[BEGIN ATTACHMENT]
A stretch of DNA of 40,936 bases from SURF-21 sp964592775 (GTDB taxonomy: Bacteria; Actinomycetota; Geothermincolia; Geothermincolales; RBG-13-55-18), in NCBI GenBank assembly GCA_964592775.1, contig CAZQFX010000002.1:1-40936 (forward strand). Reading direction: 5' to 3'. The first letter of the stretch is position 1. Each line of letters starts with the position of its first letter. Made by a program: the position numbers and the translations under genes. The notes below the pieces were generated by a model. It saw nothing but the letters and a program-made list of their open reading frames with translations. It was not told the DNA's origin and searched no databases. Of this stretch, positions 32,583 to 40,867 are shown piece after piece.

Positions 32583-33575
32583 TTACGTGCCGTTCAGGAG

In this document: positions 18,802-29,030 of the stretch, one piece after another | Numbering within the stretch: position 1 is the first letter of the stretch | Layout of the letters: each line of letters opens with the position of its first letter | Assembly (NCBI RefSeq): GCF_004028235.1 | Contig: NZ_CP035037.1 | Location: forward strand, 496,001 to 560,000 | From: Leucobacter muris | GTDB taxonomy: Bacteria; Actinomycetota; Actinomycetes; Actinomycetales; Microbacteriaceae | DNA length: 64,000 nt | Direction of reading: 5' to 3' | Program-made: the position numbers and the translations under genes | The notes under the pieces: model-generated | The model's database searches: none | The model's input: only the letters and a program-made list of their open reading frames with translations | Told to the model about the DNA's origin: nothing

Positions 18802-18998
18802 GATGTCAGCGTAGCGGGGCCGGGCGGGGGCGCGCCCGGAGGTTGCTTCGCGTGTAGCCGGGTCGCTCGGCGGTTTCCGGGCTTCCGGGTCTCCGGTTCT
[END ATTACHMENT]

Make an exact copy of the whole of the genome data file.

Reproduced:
A stretch of DNA of 40,936 bases from SURF-21 sp964592775 (GTDB taxonomy: Bacteria; Actinomycetota; Geothermincolia; Geothermincolales; RBG-13-55-18), in NCBI GenBank assembly GCA_964592775.1, contig CAZQFX010000002.1:1-40936 (forward strand). Reading direction: 5' to 3'. The first letter of the stretch is position 1. Each line of letters starts with the position of its first letter. Made by a program: the position numbers and the translations under genes. The notes below the pieces were generated by a model. It saw nothing but the letters and a program-made list of their open reading frames with translations. It was not told the DNA's origin and searched no databases. Of this stretch, positions 32,583 to 40,867 are shown piece after piece.

Positions 32583-33575
32583 TTACGTGCCGTTCAGGAG

In this document: positions 18,802-29,030 of the stretch, one piece after another | Numbering within the stretch: position 1 is the first letter of the stretch | Layout of the letters: each line of letters opens with the position of its first letter | Assembly (NCBI RefSeq): GCF_004028235.1 | Contig: NZ_CP035037.1 | Location: forward strand, 496,001 to 560,000 | From: Leucobacter muris | GTDB taxonomy: Bacteria; Actinomycetota; Actinomycetes; Actinomycetales; Microbacteriaceae | DNA length: 64,000 nt | Direction of reading: 5' to 3' | Program-made: the position numbers and the translations under genes | The notes under the pieces: model-generated | The model's database searches: none | The model's input: only the letters and a program-made list of their open reading frames with translations | Told to the model about the DNA's origin: nothing

Positions 18802-18998
18802 GATGTCAGCGTAGCGGGGCCGGGCGGGGGCGCGCCCGGAGGTTGCTTCGCGTGTAGCCGGGTCGCTCGGCGGTTTCCGGGCTTCCGGGTCTCCGGTTCT